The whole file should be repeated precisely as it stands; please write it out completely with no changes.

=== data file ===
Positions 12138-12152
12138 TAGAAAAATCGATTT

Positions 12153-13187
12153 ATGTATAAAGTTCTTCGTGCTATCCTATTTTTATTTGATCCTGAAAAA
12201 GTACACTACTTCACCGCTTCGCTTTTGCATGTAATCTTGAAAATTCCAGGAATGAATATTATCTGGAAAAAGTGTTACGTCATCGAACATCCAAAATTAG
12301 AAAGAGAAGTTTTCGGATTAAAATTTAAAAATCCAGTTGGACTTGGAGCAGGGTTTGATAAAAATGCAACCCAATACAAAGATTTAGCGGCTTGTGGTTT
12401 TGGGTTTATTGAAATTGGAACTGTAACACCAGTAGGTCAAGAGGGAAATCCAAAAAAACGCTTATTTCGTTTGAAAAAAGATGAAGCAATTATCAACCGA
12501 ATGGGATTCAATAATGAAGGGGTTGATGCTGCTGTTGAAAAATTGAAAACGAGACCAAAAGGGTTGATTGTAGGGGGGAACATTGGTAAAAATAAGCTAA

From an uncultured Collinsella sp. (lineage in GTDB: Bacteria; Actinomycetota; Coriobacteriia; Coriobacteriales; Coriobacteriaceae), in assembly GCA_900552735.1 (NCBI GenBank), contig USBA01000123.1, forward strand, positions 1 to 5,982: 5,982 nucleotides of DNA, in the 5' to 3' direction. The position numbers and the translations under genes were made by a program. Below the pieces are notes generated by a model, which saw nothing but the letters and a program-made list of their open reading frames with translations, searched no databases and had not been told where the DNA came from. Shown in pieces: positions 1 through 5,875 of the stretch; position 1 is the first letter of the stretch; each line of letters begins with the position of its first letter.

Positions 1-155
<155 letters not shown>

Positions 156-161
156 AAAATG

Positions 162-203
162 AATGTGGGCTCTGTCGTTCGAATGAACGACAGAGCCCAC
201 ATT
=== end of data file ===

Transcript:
Positions 12138-12152
12138 TAGAAAAATCGATTT

Positions 12153-13187
12153 ATGTATAAAGTTCTTCGTGCTATCCTATTTTTATTTGATCCTGAAAAA
12201 GTACACTACTTCACCGCTTCGCTTTTGCATGTAATCTTGAAAATTCCAGGAATGAATATTATCTGGAAAAAGTGTTACGTCATCGAACATCCAAAATTAG
12301 AAAGAGAAGTTTTCGGATTAAAATTTAAAAATCCAGTTGGACTTGGAGCAGGGTTTGATAAAAATGCAACCCAATACAAAGATTTAGCGGCTTGTGGTTT
12401 TGGGTTTATTGAAATTGGAACTGTAACACCAGTAGGTCAAGAGGGAAATCCAAAAAAACGCTTATTTCGTTTGAAAAAAGATGAAGCAATTATCAACCGA
12501 ATGGGATTCAATAATGAAGGGGTTGATGCTGCTGTTGAAAAATTGAAAACGAGACCAAAAGGGTTGATTGTAGGGGGGAACATTGGTAAAAATAAGCTAA

From an uncultured Collinsella sp. (lineage in GTDB: Bacteria; Actinomycetota; Coriobacteriia; Coriobacteriales; Coriobacteriaceae), in assembly GCA_900552735.1 (NCBI GenBank), contig USBA01000123.1, forward strand, positions 1 to 5,982: 5,982 nucleotides of DNA, in the 5' to 3' direction. The position numbers and the translations under genes were made by a program. Below the pieces are notes generated by a model, which saw nothing but the letters and a program-made list of their open reading frames with translations, searched no databases and had not been told where the DNA came from. Shown in pieces: positions 1 through 5,875 of the stretch; position 1 is the first letter of the stretch; each line of letters begins with the position of its first letter.

Positions 1-155
<155 letters not shown>

Positions 156-161
156 AAAATG

Positions 162-203
162 AATGTGGGCTCTGTCGTTCGAATGAACGACAGAGCCCAC
201 ATT